Almost weekly, there is another report of previously unpublicized side effects of a prescription medicine currently being prescribed to American patients. . Most notably, in late 2004, Merck withdrew its arthritis drug, Vioxx, after a study was made public which showed that it doubled the risks of heart attack. About the same time, the Food and Drug Administration announced that antidepressants cause some teenagers to think more about suicide.

Things may be improving for the average patient, FDA announced last week that changes were being made which were intended to ensure that marketed drugs are as safe as advertised. A significant step is the first effort to do a comprehensive safety assessment of approved drugs 18 months after introduction to the market. And the FDA will collaborate with the Veterans Health Administration to track how real patients fare after taking drugs. . The agency also will create an advisory panel to improve communications on safety concerns.
In both the Vioxx case and the antidepressants, the FDA took years to acknowledge risks that were well documented by researchers, and that threatened the safety of millions of patients. Last September, the Institute of Medicine released a critical report, concluding that the FDA was rife with internal squabbles and hobbled by under-financing, poor management and outdated regulations. The institute, the most important medical advisory organization in the country, suggested that the agency undergo 25 major changes, many of which would require Congressional authorization.
The new efforts will include creation of a database of genetic codes associated with bad drug outcomes, the development of a computer model to identify patients who are most likely to suffer liver injury, and the design of screening tests that would identify patients most at risk of general drug problems.
The announced changes will address some of the problems highlighted by the institute, but does nothing to help the chronic shortage of government money. The FDA has regulatory authority over about a quarter of the American economy. After the Sept. 11 attacks, the agency was asked to increase its efforts to prevent bioterrorism. Yet the FDA budget has remained flat for years.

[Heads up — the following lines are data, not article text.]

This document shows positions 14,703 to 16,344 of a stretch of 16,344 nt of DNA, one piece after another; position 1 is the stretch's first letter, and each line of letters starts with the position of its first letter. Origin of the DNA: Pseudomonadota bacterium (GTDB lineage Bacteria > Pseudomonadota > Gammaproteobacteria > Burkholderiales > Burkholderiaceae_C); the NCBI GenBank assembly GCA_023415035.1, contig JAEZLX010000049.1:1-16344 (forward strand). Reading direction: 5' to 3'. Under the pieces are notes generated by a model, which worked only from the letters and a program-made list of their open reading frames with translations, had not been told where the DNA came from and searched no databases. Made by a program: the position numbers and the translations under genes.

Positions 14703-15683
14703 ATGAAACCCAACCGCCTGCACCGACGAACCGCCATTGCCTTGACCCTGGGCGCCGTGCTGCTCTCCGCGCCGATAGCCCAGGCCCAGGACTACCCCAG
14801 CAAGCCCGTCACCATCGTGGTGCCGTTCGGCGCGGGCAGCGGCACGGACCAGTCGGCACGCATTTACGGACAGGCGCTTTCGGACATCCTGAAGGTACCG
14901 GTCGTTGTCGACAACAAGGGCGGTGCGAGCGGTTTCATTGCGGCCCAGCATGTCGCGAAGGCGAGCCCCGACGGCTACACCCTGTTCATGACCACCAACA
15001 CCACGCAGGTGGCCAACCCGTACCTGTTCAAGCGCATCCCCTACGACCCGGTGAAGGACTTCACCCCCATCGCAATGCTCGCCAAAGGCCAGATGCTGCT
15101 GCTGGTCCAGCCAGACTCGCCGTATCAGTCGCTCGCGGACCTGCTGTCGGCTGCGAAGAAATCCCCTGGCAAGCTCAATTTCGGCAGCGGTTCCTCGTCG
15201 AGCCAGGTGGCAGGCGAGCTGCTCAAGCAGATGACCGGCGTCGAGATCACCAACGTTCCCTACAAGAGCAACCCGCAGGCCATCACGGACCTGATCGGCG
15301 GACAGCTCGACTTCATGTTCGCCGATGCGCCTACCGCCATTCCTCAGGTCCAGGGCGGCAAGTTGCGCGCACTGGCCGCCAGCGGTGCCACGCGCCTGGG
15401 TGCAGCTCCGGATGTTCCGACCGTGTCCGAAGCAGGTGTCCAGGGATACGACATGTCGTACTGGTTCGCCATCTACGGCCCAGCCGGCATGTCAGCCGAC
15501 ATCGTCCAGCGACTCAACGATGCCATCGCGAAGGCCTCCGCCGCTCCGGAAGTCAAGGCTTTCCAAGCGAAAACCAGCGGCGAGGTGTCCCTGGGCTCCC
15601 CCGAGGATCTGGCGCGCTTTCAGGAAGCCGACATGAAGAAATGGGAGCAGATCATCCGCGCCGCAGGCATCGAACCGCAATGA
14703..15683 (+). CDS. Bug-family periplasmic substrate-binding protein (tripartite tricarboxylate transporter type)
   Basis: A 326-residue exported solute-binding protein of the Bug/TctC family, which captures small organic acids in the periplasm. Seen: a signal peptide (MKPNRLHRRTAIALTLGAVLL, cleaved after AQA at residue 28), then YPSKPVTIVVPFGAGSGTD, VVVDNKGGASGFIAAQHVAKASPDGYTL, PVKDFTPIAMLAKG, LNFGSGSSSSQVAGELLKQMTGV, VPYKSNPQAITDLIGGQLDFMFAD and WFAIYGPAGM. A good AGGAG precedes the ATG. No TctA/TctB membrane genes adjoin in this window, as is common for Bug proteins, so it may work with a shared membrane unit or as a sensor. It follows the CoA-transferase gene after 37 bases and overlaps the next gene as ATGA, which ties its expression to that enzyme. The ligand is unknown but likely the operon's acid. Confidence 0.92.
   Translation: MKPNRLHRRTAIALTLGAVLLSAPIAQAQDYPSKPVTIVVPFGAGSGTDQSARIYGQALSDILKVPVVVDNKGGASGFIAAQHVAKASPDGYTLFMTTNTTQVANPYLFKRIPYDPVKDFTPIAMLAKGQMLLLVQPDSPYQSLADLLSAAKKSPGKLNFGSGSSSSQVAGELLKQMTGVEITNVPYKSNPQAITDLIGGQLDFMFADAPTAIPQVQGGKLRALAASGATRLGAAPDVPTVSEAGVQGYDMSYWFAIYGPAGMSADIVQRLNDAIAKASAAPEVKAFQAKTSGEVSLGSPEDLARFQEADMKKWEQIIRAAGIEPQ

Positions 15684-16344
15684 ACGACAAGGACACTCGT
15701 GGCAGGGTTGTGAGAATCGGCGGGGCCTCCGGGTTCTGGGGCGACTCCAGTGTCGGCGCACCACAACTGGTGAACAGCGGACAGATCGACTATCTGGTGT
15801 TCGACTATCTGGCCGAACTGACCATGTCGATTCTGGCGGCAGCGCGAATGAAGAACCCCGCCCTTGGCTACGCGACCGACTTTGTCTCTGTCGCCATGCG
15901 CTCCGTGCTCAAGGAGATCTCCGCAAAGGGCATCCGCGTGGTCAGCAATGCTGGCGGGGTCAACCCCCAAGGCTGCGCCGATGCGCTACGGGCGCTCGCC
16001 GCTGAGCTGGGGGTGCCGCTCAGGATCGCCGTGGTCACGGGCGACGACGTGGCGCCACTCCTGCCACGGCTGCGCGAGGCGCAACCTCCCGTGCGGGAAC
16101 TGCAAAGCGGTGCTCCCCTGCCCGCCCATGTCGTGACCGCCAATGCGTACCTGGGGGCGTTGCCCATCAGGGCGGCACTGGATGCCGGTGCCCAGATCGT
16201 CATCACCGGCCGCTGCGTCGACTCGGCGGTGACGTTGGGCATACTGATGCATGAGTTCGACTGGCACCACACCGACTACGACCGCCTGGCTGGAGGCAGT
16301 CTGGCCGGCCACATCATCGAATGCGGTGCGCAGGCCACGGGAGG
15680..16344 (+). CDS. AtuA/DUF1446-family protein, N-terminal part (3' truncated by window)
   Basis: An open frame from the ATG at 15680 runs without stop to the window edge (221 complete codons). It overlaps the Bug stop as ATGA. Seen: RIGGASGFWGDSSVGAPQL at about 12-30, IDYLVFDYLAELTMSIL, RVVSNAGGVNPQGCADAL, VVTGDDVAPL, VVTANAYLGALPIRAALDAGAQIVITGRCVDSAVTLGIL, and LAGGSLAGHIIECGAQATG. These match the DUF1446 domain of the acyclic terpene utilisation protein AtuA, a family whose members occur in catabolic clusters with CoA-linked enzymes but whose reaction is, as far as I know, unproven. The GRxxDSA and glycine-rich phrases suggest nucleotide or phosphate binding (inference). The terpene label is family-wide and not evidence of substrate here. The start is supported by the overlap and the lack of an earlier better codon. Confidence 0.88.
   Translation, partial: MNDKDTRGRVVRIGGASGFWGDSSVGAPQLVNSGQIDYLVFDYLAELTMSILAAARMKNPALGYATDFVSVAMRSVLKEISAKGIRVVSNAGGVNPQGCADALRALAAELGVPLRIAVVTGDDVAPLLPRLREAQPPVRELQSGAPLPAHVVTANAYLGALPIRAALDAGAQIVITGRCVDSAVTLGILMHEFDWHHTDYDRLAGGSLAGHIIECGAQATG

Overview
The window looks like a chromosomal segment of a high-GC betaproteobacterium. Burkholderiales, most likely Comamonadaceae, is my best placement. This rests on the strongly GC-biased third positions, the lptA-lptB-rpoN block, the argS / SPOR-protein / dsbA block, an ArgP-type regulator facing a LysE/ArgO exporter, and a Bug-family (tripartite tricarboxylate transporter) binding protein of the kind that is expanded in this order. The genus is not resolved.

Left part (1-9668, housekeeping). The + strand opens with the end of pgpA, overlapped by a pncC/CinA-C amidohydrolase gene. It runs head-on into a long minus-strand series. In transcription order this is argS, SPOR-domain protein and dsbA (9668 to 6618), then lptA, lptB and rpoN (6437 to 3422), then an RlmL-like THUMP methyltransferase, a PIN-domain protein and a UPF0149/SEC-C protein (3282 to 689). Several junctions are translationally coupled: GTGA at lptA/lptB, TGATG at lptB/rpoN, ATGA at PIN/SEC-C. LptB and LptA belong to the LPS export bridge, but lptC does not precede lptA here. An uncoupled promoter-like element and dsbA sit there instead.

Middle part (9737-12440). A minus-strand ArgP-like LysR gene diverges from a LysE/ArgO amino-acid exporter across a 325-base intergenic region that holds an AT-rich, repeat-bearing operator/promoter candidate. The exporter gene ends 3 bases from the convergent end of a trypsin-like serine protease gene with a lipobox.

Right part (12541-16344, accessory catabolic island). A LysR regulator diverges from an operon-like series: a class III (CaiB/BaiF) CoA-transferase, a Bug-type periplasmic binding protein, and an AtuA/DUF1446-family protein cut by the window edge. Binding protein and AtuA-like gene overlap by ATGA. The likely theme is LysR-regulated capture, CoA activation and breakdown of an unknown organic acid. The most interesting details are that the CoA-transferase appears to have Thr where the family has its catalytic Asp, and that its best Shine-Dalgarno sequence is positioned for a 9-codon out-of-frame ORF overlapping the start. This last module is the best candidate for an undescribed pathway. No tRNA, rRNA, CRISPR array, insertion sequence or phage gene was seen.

There are now thousands of drugs in routine use and assessing which of these medicines may have undiscovered side effects will be very costly. The FDA gets about $400 million of its $1.9 billion budget from fees assessed on drug makers. Under a formula negotiated with the drug industry, this money comes with strings attached. One restriction was that the FDA. could use little of the money to track the safety of approved drugs.
That negotiated agreement between the FDA and the pharmaceutical industry expires this year, and the drug companies have agreed to allow more of their money to be used for the planned post-market safety assessments. Whether those fees are enough, whether there should be any strings attached to them and whether that money should be coming from drug makers at all has become the subject of fierce debate.
The new plan promises to return the FDA to its scientific roots. Once home to state-of-the-art laboratories that conducted original studies to assess drug risks, the FDA now looks to drug companies for the actual testing. The FDA labs were largely eliminated in the past decade to free more money for the drug-approval process and the support of a elementary computer program to track side effects of drugs.
But in the past two years, the agency has refocused on the science of drug safety, making itself an active participant in scientific endeavors once left exclusively to drug makers and basic scientists.

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